True. However, the theory of the “military balance of power” allows armaments to build up but not to be reduced. Why not direct the balance of power towards the achievement of disarmament instead of the other way around? The reason is because the arms industry is big business, and is a necessary, integral part of the appropriation of all the planet’s natural resources by the economically strongest powers. Basically, the arms race is a form of economic warfare where one faction tries to subtract productive resources from another. Then, all the out-dated or left-over war material has to be transferred to other areas so as to get as much return on earlier investments as possible. The major powers, especially the United States, are increasing their military potential, developing conflicts on their periphery, and generating economic dependence around them. Furthermore, as everywhere in the world becomes a so-called “point of vital interest”, each giant power will have to, directly or indirectly, guard them with arms. Today it may be their own frontier, tomorrow their access to means of communication, then the high seas, the sources of oil and vital raw materials.., and so on until we arrive to outer space. The most recent and emblematic case is the war in Iraq: a so-called “humanitarian” war that began for reasons that turned out to be non-existent (to search for, and put out of use, Saddam Hussein’s weapons of mass destruction). In reality it has been a war to control oil resources by the United States. In this whole situation, there is also the danger of actual “nuclear terrorism”, seeing that it is so easy to obtain and transport atomic weapons today. Many countries in fact possess the technology and the capacity to be able to manufacture atomic weapons, and this complicates the situation enormously.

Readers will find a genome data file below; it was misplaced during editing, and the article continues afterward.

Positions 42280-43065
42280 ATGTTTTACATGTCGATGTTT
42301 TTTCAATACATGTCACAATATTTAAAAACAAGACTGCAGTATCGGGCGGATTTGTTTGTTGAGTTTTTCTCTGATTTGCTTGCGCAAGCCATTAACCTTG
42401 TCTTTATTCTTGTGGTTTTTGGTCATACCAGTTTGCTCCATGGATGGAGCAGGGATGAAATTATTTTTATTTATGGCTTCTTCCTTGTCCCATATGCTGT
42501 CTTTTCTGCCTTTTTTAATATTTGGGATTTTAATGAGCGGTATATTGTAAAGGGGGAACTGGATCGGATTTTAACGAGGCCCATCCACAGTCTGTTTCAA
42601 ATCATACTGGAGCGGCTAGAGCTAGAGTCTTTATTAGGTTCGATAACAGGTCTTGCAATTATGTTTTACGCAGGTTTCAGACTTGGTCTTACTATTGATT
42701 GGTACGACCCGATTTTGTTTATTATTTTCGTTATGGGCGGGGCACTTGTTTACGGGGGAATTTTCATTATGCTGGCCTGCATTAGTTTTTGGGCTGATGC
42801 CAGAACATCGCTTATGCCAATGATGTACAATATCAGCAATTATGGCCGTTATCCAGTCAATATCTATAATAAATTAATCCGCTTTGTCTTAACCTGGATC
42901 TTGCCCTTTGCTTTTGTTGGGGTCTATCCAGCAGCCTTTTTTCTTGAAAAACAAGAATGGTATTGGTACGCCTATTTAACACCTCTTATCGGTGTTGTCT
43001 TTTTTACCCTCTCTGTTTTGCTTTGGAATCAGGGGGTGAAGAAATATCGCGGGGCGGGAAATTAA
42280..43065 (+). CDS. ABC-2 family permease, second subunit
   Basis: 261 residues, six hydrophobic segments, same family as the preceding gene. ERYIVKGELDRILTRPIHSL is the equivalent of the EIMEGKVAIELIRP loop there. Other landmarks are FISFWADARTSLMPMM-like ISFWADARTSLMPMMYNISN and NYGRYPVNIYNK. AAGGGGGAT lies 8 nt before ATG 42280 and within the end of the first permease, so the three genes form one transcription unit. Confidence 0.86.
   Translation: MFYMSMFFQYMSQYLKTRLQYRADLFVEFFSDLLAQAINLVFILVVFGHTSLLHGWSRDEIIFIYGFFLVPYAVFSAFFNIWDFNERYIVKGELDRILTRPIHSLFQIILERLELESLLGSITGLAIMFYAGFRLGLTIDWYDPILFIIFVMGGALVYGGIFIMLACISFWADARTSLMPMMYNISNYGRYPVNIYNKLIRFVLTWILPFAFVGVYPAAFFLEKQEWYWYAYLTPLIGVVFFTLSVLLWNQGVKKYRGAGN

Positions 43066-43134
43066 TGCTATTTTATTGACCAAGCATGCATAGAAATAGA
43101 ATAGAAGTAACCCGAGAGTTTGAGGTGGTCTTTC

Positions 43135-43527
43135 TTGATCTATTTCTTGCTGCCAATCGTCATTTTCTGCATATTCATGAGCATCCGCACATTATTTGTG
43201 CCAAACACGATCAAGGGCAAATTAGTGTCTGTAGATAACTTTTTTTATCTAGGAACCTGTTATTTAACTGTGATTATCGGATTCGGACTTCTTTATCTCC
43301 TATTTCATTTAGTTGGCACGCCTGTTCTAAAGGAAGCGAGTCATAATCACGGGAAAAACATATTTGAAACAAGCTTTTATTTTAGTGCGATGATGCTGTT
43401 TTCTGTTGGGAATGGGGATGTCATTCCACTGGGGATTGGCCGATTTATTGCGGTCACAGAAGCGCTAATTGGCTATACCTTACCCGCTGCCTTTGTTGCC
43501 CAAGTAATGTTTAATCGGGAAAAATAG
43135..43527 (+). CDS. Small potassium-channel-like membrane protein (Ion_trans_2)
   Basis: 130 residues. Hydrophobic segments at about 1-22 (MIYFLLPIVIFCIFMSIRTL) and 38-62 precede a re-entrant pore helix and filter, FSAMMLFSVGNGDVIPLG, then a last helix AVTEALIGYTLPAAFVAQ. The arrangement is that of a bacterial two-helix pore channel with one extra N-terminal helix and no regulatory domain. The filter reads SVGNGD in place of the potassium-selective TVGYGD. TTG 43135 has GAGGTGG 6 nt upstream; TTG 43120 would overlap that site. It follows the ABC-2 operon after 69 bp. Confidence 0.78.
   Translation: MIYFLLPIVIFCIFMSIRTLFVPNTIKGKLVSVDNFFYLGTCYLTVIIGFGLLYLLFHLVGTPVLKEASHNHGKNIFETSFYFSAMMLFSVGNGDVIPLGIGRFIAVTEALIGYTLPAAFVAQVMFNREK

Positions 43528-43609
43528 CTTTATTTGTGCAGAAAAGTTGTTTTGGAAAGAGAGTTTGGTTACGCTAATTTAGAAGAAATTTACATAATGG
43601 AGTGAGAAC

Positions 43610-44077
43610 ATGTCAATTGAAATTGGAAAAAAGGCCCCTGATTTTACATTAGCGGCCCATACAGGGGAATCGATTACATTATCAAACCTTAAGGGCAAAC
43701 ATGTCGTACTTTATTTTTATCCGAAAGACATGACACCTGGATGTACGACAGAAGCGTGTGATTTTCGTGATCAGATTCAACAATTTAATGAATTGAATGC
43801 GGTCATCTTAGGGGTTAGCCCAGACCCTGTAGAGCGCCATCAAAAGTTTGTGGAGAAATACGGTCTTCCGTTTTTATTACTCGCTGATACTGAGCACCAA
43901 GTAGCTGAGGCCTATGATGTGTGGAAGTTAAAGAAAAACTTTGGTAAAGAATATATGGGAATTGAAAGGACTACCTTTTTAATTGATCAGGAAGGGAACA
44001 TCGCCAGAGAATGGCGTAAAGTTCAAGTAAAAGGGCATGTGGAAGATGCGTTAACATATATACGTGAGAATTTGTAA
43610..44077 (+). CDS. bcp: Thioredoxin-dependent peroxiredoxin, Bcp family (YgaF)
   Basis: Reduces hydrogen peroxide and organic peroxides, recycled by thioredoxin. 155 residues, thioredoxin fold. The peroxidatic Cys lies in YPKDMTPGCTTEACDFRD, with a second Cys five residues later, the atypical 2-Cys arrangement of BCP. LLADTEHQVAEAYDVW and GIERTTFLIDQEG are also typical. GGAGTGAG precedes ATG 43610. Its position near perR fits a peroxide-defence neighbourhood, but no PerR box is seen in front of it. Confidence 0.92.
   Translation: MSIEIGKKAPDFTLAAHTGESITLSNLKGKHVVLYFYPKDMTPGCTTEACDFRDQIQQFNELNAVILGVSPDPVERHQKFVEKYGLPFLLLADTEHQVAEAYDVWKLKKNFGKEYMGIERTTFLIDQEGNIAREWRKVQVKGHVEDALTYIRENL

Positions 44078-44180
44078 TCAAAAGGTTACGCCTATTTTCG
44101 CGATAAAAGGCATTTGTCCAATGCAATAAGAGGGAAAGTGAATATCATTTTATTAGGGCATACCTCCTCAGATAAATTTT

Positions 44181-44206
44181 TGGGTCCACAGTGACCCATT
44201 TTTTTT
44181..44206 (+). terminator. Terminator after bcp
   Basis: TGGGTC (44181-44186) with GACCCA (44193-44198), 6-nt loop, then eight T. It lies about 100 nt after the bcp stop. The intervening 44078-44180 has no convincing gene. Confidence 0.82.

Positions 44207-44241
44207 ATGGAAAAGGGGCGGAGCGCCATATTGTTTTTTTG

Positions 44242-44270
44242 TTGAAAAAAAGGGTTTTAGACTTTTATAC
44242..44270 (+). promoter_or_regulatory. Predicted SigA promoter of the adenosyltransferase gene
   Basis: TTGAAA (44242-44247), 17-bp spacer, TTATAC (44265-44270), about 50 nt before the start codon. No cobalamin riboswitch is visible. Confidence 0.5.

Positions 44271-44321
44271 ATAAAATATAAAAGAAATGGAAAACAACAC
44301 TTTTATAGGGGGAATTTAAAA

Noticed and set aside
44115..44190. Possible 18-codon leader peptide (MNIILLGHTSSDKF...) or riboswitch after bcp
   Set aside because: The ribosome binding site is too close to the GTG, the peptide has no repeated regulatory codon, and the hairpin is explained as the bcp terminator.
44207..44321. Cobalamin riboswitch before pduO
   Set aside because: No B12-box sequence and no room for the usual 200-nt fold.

Supposing that even if things are like that, no country would be the first to drop an atomic bomb.
Unfortunately, this is not true, because it has already happened once (in the Second World War) and not for reasons of defence. It is true that no-one wants a total war in which everything would be destroyed; but limited nuclear war is considered feasible. Moreover, the nuclear monopoly is finished, and no-one is free from the risk of an accident provoked by others, or from the blackmail that could be exerted by a small group. It is true that the inevitability of a nuclear holocaust has not been proved, but it isn’t such a remote possibility either, so every reasonable person should act to help make peace possible. If things continue as they are going, no-one will be exempt from being trapped in an area of limited nuclear conflict, or in a conventional clash, as a result of military actions begun by some country or other.